Jolie: You're right - who knows what the long term will bring? As well, you never know the source of the problem - some people are convinced that vaccinations cause autism in their kids - they may or may not be right, but either way, it can be so hard to prove.

    J:Secondly, unless it can be demonstrated that the nurse acted recklessly or intentionally, s/he may not (and probably should not) lose her license over this incident.

    D: Good to know - I was taken aback when I saw on a nursing license list that many people lost licenses for "charting errors" -could this be? Yes, it's a huge responsibility, but to err is human, as well.


    The problem of mis-identifying heparin strengths is an issue that was well-known to the manufacturer, (who refused to address it following a similar incident in Indianapolis in which 3 babies died) and should have been well-known to any hospital with a NICU. Administration of a drug ultimately rests with the nurse caring for the baby, a huge responsibility. But not every error in medication administration is solely the fault of the nurse. There are systems errors that allowed the manufacturer to continue to supply medication in packaging that was likely to be confused, technicians (who are not pharmacists) who stock medication and are more likely to make a mistake in stocking than a pharmacist, unit-based policies and procedures that do not require cross-checking of medications like heparin flush, which are regarded to be "routine" meds, and staffing issues that may put time pressure on nurses caring for too many babies.

    To insist that only the nurse administering the medication be disciplined is short-sighted and ineffective.

    As for medication nurses - they are sometimes utilized in team-nursing settings, a care-delivery system that is not at all appropriate for a NICU, or any intensive-care setting.
    D: Nothing like being overly cautious. How ironic that a heparin flush is considered both "routine" and can cause such damage.

    Though celebrities may expect special treatment no matter where they go, these kind of mistakes can affect anybody.

    About the disciplining of nurses, my sister - a nurse of 30 years said to me: you make a mistake? your fault. The md makes a mistake? your fault.
    Is she being too cynical?
    Diahni
  7. by   Jolie
    Quote from diahni
    how ironic that a heparin flush is considered both "routine" and can cause such damage.

    i don't mean to downplay the importance of checking medications, or the enormous responsibility we have to adminster them correctly, but heparin flush is not a dangerous drug. heparin is, and should have never been stocked where it was.

    about the disciplining of nurses, my sister - a nurse of 30 years said to me: you make a mistake? your fault. the md makes a mistake? your fault.
    is she being too cynical?
    diahni
    no, she is not too cynical. she is a realist. it is a fairly recent movement to understand that medication errors are not necessarily the sole responsibility of the person who administered the drug. anyone with 30 years of nursing experience well remembers the day when punitive measures were the norm, not the exception. in many places, they may still be.
  8. by   mscsrjhm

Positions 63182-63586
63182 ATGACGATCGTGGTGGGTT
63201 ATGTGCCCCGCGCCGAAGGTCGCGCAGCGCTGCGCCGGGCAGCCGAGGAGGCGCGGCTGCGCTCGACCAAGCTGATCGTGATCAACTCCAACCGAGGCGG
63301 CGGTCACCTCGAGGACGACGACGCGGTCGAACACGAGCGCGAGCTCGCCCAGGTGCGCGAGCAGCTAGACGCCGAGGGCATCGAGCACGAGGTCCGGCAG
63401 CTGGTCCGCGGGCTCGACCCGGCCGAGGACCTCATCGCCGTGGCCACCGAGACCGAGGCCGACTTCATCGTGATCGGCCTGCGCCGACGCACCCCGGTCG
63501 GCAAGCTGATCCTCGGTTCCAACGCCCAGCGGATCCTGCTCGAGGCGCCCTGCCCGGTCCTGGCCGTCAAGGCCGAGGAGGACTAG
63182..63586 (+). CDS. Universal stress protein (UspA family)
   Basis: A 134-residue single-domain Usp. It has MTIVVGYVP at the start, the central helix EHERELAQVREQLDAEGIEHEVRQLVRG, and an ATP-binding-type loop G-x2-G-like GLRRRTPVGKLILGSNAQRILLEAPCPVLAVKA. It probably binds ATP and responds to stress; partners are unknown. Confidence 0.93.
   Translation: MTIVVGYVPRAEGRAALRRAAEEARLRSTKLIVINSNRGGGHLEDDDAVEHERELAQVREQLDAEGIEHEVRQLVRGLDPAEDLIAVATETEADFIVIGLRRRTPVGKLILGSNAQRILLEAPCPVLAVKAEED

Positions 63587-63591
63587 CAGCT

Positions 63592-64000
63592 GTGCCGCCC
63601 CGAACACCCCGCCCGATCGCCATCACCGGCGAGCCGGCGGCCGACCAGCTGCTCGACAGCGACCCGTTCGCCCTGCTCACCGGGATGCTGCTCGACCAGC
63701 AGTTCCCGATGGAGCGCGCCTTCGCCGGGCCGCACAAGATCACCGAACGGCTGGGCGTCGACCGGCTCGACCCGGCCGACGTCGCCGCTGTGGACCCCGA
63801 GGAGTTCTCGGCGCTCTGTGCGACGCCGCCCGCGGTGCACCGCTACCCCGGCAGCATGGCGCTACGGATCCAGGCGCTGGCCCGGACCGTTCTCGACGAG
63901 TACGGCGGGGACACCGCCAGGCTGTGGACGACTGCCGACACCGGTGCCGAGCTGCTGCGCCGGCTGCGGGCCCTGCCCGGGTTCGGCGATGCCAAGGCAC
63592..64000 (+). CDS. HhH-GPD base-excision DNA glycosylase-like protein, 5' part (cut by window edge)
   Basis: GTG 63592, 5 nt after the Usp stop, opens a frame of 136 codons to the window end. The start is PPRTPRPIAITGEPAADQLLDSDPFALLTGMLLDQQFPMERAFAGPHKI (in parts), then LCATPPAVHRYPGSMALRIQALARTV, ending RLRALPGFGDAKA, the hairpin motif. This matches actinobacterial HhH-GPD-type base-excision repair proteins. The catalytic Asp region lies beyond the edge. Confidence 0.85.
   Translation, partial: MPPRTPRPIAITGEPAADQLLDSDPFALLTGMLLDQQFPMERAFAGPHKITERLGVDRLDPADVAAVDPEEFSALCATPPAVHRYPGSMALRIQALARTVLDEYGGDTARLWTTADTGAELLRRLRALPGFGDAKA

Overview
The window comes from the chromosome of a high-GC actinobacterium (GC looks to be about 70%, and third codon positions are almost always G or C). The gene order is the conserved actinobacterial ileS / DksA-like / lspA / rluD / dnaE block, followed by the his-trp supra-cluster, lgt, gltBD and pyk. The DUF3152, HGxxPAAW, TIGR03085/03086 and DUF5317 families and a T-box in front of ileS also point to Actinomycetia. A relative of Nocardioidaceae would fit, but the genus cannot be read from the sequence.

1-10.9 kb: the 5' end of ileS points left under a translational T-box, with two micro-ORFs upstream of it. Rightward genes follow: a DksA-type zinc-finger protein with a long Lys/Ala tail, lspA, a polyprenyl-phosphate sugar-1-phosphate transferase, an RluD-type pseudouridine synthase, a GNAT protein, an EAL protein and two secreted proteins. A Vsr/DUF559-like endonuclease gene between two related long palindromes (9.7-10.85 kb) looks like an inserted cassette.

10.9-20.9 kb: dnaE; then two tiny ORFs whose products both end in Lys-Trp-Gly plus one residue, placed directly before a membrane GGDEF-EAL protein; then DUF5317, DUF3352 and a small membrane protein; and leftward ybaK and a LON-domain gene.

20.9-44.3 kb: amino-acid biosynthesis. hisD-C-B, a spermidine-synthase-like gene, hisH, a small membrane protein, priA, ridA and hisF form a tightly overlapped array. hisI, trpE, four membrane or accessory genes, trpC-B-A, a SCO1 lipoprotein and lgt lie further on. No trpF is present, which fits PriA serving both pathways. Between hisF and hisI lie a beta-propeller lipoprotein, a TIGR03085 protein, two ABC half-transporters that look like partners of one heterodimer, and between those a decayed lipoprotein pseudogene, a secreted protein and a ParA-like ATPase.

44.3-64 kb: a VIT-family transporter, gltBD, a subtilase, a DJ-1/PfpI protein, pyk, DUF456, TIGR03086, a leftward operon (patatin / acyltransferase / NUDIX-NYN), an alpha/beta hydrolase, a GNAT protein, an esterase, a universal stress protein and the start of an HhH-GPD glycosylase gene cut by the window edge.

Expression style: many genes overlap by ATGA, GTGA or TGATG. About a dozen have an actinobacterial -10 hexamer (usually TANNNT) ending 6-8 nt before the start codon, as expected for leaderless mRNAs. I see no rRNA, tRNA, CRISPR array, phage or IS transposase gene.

Quote from Diahni
    Given that this is such a huge safety issue, one would think that at least one other person, other than the dispensing nurse, would have some oversight. Aren't nurses in the best position to make changes to improve safety?
    Diahni
    Gotta love that last sentence.
  9. by   BrokenRNheart
    Quote from Mschrisco
    Mr. Quaid said something about nurses protecting hospitals, doctors protecting ... I didn't hear it all, but the word "protect" was used alot. If he thinks nurses are protecting hospitals, he might need to talk to more nurses.
    Thank Heavens those children are alright.
    He is apparently creating a foundation re medication errors. "Over 100,000 deaths a year". Where are these deaths? Many, many, years of nursing and I have never personally witnessed or even heard of a death by medication error other than in the news, and that doesn't add up to 100,000 people.
    Nurses are protecting themselves which appears to be protecting the hospital. You pray they will be on your side so you do what you have to. I did hear that. I didn't realize it was Dennis. That was in the beginning and I was cooking dinner and didn't catch it all.

    I have heard of a small number of deaths. It depends on where and who you are at the time. They keep it very hush hush. When I was in charge on an oncology unit, there was an immediate and emergent admission issue that involved a patient that went home on a chemo pump. Turns out it was a nurse in training that set the pump and somehow the double check didn't double check it. There was a lot of hype about that admission that night but that was immediately quieted down by administration and not heard of again except for hearing that patient went to dialysis and didn't make it. Know nothing more.

    I also met a lady that claimed she won the largest lawsuit against another local hospital for overdosing her on cytoxan and causing heart failure at a very young age. Wasn't much media on that one either. The only reason I knew is because she was a patient.

    Those incidents are kept quiet.
  10. by   sunnysideup09
    Indianapolis had the same issue where babies were given a heparin overdose and did die. Unfortunately it is a system error and not the drug maker's error. There are so many places where this could have been prevented starting with training overall. There should have been double check in pharmacy prior to the med being stocked, and lastly, the nurse should have checked the vial. What hapened to the rights of medication administration?

    This isn't the first time the drug maker has been asked to switch the label colors, but my thought also is why is heparin being used in NICUs anyway? So many NICUs are going away from using heparin.
  11. by   shamus
    Why was Heparin in the baby unit?
  12. by   chowlover
    So, what is used now to flush a lock? Saline?
  13. by   dawngloves
    Quote from chowlover
    So, what is used now to flush a lock? Saline?
    We did away with heparin flushes years ago in my unit. Even before the accident in Indiana. We would flush a PIV once a shift and were heparinizing our babies. We now use NSS.
    Central lines are flushed with heparinzed NSS sent pre mixed by pharmacy.